All engines were sent on a 30 day trial. Specifications of the 1-? H. P. were type Gasoline only, Four Cycle 500 R. P. M. Capacity of water hopper 1-? Gallons. Diameter of Flywheels 16 inches. Fuel Tank 1 Gallon. Bore 3-? Inches. Stroke 5 Inches. Length of Piston 4 Inches. Shipping Weight 225 Pounds. This engine could be bought for $47.65 with batteries, or with a Webster Magneto for $50.85. All the other engines came standard with a Webster Mag, and were gas or kerosene burning.

The 3, H. P. price was $89.20. The 5, H. P. was, $122.95. The 7, H. P. was $179.65. The 12, H. P. was $285.60. There is also a number of accessories as Pump Jacks, Hoists, Buzz Saw outfits in several different sizes, and feed grinders.

I hope this is of interest to someone, and you can use it. I have been collecting engines for several years, and enjoy them very much. I have a 1922 FORDSON and would like to know how to tell if it is IRISH, ENGLISH, or AMERICAN. I hope someone can help me out.

You have the greatest magazine, and I wish it came more often.'

TOM KILLMON, Route 1, Council Bluffs, Iowa 51501 owns a single cylinder Maytag and would like to find an air cleaner and a service manual on the magneto. It is the only engine he owns and he says it doesn't run too good. (Here's hoping you get some help, Tom).

 Just a bit of information and also a request for Smoke Rings column comes from MARVIN MAITRE, 648 33rd, Des Moines, Iowa 50312. 'I've been collecting engines for 13 months after want to do this for many years. I didn't know how to find my first engine, but this has changed as my collection now numbers 50, all found in the last 13 months. Better ones of these are a 6 HP Mogul, Handy Andy, JD-EP 3 HP, 6 HP JD, Gray Marine, Olds 1? HP, Associated Busy Boy, Casey Jones 6 HP, F&J 1? HP, United 1? and 2? HP, Witte log saw, Stover 5 HP oil right. I find this tremendous relaxation and enjoyment. The request--Need a magneto for my 6 HP Mogul--'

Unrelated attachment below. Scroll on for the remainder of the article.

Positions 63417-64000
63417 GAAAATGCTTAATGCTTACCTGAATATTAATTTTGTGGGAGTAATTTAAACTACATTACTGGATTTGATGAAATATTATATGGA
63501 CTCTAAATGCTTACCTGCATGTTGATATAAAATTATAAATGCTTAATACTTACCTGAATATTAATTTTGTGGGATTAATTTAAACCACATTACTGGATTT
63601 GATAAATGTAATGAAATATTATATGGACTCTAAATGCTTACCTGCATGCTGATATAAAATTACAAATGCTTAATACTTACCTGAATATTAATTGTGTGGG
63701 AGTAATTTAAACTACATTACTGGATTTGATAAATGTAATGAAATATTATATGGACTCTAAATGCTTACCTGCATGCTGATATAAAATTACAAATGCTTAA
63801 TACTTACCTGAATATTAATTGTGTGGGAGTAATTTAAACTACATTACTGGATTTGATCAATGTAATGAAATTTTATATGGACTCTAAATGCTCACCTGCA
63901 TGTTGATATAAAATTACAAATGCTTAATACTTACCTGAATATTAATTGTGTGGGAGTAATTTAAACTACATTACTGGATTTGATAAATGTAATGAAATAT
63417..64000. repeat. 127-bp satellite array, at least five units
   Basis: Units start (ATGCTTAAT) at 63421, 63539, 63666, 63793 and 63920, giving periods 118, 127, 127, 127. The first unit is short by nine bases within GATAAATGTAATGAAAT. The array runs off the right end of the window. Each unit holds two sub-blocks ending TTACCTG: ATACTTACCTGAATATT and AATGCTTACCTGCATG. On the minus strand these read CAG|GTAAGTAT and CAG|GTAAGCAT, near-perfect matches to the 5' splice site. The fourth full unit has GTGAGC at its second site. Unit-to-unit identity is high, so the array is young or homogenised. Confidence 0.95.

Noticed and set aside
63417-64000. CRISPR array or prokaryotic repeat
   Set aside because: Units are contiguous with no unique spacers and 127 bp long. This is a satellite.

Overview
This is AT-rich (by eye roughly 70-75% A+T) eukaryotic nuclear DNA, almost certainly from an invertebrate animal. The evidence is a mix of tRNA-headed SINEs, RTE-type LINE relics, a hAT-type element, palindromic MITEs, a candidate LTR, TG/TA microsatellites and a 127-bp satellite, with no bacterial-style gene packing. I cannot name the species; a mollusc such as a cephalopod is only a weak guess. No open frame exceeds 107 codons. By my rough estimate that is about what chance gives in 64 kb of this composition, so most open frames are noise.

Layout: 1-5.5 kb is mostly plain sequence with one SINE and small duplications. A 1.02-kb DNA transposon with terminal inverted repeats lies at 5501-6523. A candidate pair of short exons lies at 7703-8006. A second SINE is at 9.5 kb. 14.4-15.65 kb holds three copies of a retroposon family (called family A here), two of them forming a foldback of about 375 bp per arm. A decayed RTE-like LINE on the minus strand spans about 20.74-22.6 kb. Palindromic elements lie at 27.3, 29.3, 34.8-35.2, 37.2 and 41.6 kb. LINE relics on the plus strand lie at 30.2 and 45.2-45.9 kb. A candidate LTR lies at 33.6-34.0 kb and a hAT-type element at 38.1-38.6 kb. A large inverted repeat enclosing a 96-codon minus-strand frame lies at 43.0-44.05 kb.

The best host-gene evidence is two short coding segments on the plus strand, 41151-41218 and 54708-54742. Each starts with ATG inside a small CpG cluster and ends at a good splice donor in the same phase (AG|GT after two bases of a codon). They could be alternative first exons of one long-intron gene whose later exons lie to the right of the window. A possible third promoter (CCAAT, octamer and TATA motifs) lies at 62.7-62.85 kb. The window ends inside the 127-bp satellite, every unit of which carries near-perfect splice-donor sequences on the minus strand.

VICTOR J. LIPPI, 606 Cable Street, Van Wert, Ohio 45891 sends along this missal--'I enjoy the letters that are sent to you and most of them are asking for help on a certain engine, in one way or the other.

Now, I'd like to get in touch with anyone who owns or has information on a Caille engine, manufactured by the Perfection Motor Co., Detroit, Michigan. It is a one cylinder, horsepower is unknown--I think it could be a 1 or 1? HP. It is vertical, with a closed water hopper and a single flywheel, diameter 14?', face 2' and what type of magneto and carburetor does this engine require? I would appreciate any information which can be supplied.

I have been collecting early day gas engines for a number of years only as a hobby. I wish it were a monthly issue.

Many of you remember T. H. KRUEGER, 1615 San Francisco Street, San Antonio, Texas 78201--1 have a letter here sent awhile back and I'd like to share it with you. 'The duties that befall me, during fall and winter, seem to be getting too much for me, leaving practically no time to answer your treasured mail, or, to work over and start up another engine, or two, of mine. I tried hard and pitched in to do my thing. I'd get up and at it around 5:30 A. M. and get back to bed by 11:30 P. M. Kept this up awhile, then my endurance began to fade. I got so exhausted I had to go to bed by 9 P. M. at least. My heart once kicked up in '56 and '63 to where I couldn't hire out for 7 years. Dr. said I got too involved again in something and will have to take it easier.

Tried to get my 10 HP F-M 'Z' kero and a 3 HP Hercules gasoline ready but I didn't make it. Couldn't prepare anymore stories for GEM either. I hope to get back to all this again'. (The above was a letter he had printed to his 'pen-pals'). Then he added--'I guess anxiety finally got a grip on me and all that wasn't good for my heart. For 1971, it was worse. Besides my heavy load at home, I helped my son build his country-home, starting in March of 71 and it is 35 miles east of here. Usually got home about 10 P. M. with no pep left to write letters and articles.'